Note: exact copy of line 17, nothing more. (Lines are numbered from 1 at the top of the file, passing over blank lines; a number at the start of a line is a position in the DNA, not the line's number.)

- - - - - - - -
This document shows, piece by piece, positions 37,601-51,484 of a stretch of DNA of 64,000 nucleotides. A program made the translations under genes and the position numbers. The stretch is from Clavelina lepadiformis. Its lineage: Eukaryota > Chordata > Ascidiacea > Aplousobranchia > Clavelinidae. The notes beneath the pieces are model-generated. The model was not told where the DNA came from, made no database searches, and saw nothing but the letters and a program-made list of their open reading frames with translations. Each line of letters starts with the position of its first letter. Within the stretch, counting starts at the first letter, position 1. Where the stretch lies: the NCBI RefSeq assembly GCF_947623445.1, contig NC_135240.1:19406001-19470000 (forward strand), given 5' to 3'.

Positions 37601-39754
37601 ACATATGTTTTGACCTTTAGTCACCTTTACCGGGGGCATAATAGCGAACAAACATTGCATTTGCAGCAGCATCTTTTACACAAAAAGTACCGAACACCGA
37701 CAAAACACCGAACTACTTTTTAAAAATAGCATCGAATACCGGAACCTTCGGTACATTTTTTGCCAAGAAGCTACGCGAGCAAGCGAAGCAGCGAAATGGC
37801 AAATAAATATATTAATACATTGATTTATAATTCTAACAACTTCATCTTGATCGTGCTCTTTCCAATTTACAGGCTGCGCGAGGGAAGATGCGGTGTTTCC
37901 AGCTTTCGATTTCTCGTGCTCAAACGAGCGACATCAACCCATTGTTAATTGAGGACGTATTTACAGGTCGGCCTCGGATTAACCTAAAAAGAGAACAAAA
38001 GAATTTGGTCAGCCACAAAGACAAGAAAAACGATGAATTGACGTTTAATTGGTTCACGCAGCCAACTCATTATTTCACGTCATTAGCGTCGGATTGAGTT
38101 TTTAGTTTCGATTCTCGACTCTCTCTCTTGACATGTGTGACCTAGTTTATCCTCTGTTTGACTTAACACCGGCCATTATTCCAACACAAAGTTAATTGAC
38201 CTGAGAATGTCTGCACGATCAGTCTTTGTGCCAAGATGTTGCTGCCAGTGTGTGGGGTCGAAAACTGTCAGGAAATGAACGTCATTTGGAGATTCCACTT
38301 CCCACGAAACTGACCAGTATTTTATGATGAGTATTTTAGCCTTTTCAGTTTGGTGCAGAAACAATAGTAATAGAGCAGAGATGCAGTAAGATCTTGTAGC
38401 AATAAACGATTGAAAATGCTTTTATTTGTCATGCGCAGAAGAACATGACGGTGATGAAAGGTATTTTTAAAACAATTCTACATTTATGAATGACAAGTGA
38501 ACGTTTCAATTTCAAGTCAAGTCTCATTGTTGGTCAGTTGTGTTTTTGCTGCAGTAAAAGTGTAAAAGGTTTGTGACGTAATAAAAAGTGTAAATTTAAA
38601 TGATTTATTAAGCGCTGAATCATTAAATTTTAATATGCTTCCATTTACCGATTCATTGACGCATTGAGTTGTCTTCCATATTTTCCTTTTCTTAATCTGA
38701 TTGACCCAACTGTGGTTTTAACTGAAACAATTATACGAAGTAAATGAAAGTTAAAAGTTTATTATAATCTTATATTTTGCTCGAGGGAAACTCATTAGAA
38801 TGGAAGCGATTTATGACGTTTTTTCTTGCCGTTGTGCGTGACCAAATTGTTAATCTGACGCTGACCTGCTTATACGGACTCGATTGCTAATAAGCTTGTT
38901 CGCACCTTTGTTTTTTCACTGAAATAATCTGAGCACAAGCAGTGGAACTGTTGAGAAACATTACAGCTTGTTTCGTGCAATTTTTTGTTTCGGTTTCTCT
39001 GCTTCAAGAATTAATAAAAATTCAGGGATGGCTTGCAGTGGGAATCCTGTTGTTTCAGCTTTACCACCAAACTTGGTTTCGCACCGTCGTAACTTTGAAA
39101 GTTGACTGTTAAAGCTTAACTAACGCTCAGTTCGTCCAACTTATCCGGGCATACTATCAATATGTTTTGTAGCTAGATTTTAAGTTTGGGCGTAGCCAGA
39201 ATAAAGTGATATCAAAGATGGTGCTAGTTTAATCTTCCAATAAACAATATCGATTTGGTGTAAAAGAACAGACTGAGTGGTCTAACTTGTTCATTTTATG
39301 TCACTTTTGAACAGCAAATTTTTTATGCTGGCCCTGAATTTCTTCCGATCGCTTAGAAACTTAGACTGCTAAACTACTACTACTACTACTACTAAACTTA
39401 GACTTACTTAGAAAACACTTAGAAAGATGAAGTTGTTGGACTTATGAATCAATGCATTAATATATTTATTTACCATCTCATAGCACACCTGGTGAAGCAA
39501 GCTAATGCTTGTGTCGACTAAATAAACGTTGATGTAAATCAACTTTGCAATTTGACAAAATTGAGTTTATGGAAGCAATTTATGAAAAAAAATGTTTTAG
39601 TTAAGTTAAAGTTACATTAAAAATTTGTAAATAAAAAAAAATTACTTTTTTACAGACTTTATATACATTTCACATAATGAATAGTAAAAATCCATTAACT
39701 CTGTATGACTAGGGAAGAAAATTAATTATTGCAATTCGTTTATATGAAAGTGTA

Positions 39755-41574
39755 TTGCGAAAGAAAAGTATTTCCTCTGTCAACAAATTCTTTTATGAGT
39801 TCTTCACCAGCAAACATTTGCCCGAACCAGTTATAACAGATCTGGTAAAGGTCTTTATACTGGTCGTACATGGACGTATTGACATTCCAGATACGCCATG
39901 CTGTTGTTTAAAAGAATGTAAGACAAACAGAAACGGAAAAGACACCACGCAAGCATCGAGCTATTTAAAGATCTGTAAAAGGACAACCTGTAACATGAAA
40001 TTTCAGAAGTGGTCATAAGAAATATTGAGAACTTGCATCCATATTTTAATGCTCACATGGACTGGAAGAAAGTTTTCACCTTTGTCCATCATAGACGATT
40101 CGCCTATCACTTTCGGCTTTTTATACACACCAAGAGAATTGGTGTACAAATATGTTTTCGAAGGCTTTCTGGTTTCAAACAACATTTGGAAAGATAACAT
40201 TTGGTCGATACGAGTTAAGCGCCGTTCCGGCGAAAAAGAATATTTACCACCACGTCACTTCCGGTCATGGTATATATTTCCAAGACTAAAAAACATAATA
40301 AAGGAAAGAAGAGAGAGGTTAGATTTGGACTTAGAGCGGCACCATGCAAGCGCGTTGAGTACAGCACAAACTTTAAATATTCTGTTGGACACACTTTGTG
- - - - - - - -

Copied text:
39001 GCTTCAAGAATTAATAAAAATTCAGGGATGGCTTGCAGTGGGAATCCTGTTGTTTCAGCTTTACCACCAAACTTGGTTTCGCACCGTCGTAACTTTGAAA